US cyber-strike on Iran

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The US carried out a secret cyber operation against Iran in the wake of September 14 attacks on Saudi Arabian oil facilities, which Washington and Riyadh blame on Tehran, US officials told Reuters.

The officials, who spoke on condition of anonymity, said the operation took place in September and took aim at Tehran’s ability to spread “propaganda.”

One official said the strike affected hardware, but did not provide further details.

It highlights how President Donald Trump’s administration is trying to counter what it sees as Iranian aggression without spiralling into wider conflict.

The strike appears more limited than other similar operations against Iran after the downing of an American drone in June and an alleged attack by Iran’s Revolutionary Guards on oil tankers in the Gulf in May.

The United States, Saudi Arabia, Britain, France and Germany publicly blamed the September attack on Iran, which denied involvement in the strike. The Iran-aligned Houthi militant group in Yemen claimed responsibility.

Publicly, the Pentagon responded by sending additional troops and equipment to bolster Saudi defences – the latest US deployment to the region.

“As a matter of policy and for operational security, we do not discuss cyberspace operations, intelligence, or planning,” said Pentagon spokeswoman Elissa Smith.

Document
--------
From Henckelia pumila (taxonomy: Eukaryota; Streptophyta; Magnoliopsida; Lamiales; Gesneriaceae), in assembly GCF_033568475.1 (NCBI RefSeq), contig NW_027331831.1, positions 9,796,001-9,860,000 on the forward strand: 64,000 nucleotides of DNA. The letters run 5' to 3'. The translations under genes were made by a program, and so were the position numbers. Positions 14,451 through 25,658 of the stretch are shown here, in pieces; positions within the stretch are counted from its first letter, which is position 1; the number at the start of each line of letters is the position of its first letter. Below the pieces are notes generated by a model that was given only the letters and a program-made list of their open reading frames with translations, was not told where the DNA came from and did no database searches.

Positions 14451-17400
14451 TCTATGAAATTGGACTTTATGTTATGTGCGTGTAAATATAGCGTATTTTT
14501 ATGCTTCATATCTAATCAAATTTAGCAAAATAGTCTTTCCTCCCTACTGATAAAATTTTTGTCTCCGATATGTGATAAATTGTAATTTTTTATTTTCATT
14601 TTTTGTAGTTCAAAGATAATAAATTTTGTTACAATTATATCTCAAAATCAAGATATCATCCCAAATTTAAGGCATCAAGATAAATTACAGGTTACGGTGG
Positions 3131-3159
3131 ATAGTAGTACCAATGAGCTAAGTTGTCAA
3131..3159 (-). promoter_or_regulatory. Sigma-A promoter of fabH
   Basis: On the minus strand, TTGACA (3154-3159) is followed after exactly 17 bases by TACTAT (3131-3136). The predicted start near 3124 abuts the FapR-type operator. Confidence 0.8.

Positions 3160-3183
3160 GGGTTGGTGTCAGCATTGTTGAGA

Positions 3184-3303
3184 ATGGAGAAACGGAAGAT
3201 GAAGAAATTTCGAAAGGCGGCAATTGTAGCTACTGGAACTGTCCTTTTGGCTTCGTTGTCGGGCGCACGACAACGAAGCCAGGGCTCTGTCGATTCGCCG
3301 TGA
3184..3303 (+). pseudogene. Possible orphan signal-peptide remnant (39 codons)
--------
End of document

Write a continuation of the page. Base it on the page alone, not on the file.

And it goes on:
The impact of the attack, if any, could take months to determine, but cyber strikes are seen as a less-provocative option below the threshold of war.

“You do damage without killing people or blowing things up; it adds an option to the toolkit we didn’t have before and our willingness to use it is important,” said James Lewis, a cyber expert with the Washington-based Centre for Strategic and International Studies.

Lewis added it may not be possible to deter Iranian behaviour with conventional military strikes.

Tensions in the Gulf escalated since May 2018, when Trump withdrew from the 2015 Joint Comprehensive Plan of Action with Tehran that put limits on its nuclear programme in exchange for easing sanctions.

It is unclear whether there have been other US cyber-attacks since September.

Iran used similar tactics against the US. This month, a hacking group apparently linked to the Iranian government tried to infiltrate email accounts related Trump’s re-election campaign.

Over 30 days in August and September, the group, which Microsoft dubbed “Phosphorous,” made more than 2 700 attempts to identify consumer accounts, then attacked 241 of them.

Tehran is thought to be a major player in spreading disinformation.

Last year a Reuters investigation found more than 70 websites pushing Iranian propaganda to 15 countries, an operation cybersecurity experts, social media firms and journalists are now starting to uncover.

Tensions with Iran are high since the September attack. Tehran claimed an Iranian tanker was hit by rockets in the Red Sea last week and warned there would be consequences.



At a news conference, President Hassan Rouhani reiterated his country’s policy to the Trump administration, ruling out bilateral talks unless Washington returns to the nuclear deal and lifts US economic sanctions.